By Lucinda Shen
September 21, 2018

Shares of luxury fashion marketplace Farfetch jumped as much as 50% in trading Friday following an initial public offering, making a billionaire out of its Portugese founder José Neves—at least on paper.

After raising $672.2 million in an IPO of shares priced at $20 apiece Thursday night, the London-based fashion tech firm’s stock rose as high as $30.60 during midday trading on the New York Stock Exchange Friday.

Assuming the deal’s underwriters decide to exercise their options on the stock, Farfetch—which lists brands such as Dolce and Gabbana, Fendi, and Givenchy—has attained a valuation of about $9 billion while placing its founder in the billionaire’s club.

With Neves’ 44.6 million in shares and options, his stake is worth about $1.4 billion on paper, based on filings with the Securities and Exchange Commission. Based on that same document, Neves held onto all his shares in the IPO, though other existing shareholders sold 10.6 million shares and gained $212.7 million in the sale.

The valuation suggests investors are expecting the company grow more like a tech firm than a luxury retailer.

Despite its multi-billion market value, the firm’s losses continued in 2017, rising 38% to $112.3 million. In comparison, Burberry, another London-based luxury retailer with a valuation of about $10 billion, reported revenue of $3.6 billion in its last fiscal year ending March.

At the same time, Farfetch’s revenue has outpaced its losses, rising 59.4% to $386 million in 2017, with active consumers up 43.6% during the period to just under a million. Its expansion has been helped along by partnerships in significant luxury markets, such as one with China’s JD.com and Dubai’s Chalhoub Group.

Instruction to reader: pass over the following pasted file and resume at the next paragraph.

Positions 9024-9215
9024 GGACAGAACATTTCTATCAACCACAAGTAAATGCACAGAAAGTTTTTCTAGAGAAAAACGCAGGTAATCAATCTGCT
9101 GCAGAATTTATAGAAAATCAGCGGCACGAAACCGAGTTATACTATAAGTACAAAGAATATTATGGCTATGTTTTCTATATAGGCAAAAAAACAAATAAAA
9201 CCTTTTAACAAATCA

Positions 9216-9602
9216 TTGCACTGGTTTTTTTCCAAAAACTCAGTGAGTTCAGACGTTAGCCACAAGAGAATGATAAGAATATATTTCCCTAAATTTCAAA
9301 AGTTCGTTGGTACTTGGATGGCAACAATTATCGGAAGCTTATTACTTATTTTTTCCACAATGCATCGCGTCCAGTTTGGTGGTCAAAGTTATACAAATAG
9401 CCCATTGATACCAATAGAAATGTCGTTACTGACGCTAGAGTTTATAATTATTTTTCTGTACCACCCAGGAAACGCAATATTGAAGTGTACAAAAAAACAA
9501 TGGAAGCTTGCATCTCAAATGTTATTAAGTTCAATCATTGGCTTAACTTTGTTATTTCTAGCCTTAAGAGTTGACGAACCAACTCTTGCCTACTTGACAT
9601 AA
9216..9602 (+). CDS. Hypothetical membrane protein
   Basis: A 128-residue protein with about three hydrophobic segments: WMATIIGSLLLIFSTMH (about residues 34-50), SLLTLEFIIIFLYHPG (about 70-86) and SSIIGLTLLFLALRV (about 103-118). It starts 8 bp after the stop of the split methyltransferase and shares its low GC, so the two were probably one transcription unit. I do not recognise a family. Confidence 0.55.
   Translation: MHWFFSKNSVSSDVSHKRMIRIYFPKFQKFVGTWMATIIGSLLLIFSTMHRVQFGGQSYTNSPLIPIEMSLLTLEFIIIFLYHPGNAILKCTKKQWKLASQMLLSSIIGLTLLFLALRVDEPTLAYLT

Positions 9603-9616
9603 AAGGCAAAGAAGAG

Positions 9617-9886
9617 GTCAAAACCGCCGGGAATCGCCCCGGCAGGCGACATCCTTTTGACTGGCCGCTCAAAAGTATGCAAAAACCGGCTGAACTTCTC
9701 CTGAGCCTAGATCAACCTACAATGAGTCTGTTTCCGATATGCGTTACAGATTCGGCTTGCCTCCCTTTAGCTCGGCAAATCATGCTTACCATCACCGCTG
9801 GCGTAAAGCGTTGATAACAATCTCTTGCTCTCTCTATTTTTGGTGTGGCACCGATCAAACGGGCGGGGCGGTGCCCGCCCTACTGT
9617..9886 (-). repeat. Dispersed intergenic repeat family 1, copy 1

And if its SEC filing is anything to go by, the company plans a strategy that involves tech as much as it does clothing. The word “technology” pops up 173 times in the document, only slightly more than the 171 times Farfetch uses the word “fashion.”

Unlike many traditional retailers, Farfetch avoids the headache of managing overstock by holding no inventory of its own.

The company is also developing other sources of revenue. For instance, Farfetch purchased London Boutique Browns in 2015. Now it’s developing the “store of the future” based in those locations, or stores brings more tech into brick and mortar. The firm also launched “Black and White,” a way for fashion brands to build their own e-commerce sites through Farfetch.

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